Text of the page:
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better beta keratin



Laurie Nyveen wrote:

> >The keratins are a phylogenetically significant family of proteins.
 Alpha
> >keratin
> >arose from alteration and subsequent divergence in a protein which
> >constitutes the
> >cytoskeletal system of epidermal cells.  This alteration arose with
the
> >vertebrates, and the cornified skin layers of all vertebrates
contain alpha
> >keratin.  Beta keratin, on the other hand, is a family of proteins
which arose
> >from an unidentified cellular precursor, sometime after the
divergence of
> >mammals,
> >and so is unique to reptiles and birds among extant taxa.
> 
> OK, I'm confused.  Keratin is keratin - it has one molecular formula
(more
> or less - there are about 30 known varieties).  There's two structural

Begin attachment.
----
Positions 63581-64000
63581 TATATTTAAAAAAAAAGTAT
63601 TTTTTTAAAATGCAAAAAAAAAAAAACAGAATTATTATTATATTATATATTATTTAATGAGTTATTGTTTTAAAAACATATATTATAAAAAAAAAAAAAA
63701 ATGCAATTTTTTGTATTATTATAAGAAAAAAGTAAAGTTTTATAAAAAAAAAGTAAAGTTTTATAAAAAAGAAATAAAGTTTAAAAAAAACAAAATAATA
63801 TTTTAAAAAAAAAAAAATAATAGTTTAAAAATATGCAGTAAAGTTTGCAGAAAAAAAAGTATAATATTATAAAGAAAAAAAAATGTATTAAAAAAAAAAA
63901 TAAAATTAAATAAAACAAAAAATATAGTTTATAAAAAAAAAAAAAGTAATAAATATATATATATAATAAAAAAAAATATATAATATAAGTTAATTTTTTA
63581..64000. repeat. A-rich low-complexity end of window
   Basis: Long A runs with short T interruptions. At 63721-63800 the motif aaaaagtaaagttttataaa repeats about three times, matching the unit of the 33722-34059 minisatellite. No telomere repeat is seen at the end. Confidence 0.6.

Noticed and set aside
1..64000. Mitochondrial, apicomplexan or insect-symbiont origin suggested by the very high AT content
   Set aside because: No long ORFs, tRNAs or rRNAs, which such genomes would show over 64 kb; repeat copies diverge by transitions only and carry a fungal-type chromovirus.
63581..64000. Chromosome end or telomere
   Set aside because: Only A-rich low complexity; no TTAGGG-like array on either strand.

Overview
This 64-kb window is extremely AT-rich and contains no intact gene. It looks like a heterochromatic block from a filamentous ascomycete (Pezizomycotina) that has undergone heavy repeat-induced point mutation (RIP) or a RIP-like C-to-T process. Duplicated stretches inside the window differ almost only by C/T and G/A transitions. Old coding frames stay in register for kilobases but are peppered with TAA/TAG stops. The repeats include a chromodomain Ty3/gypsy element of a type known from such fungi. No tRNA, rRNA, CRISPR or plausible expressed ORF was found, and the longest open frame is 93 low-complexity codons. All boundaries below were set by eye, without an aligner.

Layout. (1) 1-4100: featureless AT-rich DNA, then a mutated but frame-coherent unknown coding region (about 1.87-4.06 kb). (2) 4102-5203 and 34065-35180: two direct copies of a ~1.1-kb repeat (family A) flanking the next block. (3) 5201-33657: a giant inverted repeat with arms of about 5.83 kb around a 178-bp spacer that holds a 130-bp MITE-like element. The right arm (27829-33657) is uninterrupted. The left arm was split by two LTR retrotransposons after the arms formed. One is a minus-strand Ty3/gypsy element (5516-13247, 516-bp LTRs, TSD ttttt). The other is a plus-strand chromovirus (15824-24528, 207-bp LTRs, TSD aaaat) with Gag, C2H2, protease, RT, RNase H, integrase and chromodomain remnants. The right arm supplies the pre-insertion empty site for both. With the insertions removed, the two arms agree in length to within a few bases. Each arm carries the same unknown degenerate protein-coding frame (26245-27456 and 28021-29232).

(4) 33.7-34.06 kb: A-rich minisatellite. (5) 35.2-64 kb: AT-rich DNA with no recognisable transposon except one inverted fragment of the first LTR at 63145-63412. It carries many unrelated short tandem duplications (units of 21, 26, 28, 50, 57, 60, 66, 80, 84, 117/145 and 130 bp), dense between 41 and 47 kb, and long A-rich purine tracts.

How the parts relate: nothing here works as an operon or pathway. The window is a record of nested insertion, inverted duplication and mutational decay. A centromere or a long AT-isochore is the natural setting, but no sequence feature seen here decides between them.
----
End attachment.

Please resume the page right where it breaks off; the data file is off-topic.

> forms of it - a helix (called alpha-keratin) and a pleated sheet
(called
> beta keratin).
> 
> Now, if this is what she's talking about, then, yes, all vertebrates
have
> alpha-helix keratin (I haven't been able to confirm in the short
time I
> looked that inverts don't). However, beta keratin did NOT arise after
> mammals split off, since inverts produce it.  Silk and spiderweb, in
fact,
> are made of beta keratin.

I'm not surprised you're confused.  Yes, keratin is keratin.  Alpha
keratin definitely has an alpha-helix secondary structure.  I don't
know about the beta keratin in feathers.

Unfortunately, a lot of molecular biologists use the term beta keratin
to refer to various fibrous proteins with a beta pleated sheet
structure.  Like fibroin, the moth silk protein.  As far as I know,
these 'beta keratins' aren't related to vertebrate keratins.  I don't
know if they're even related to each other.

I hope this makes things less confusing.

Bill Adlam
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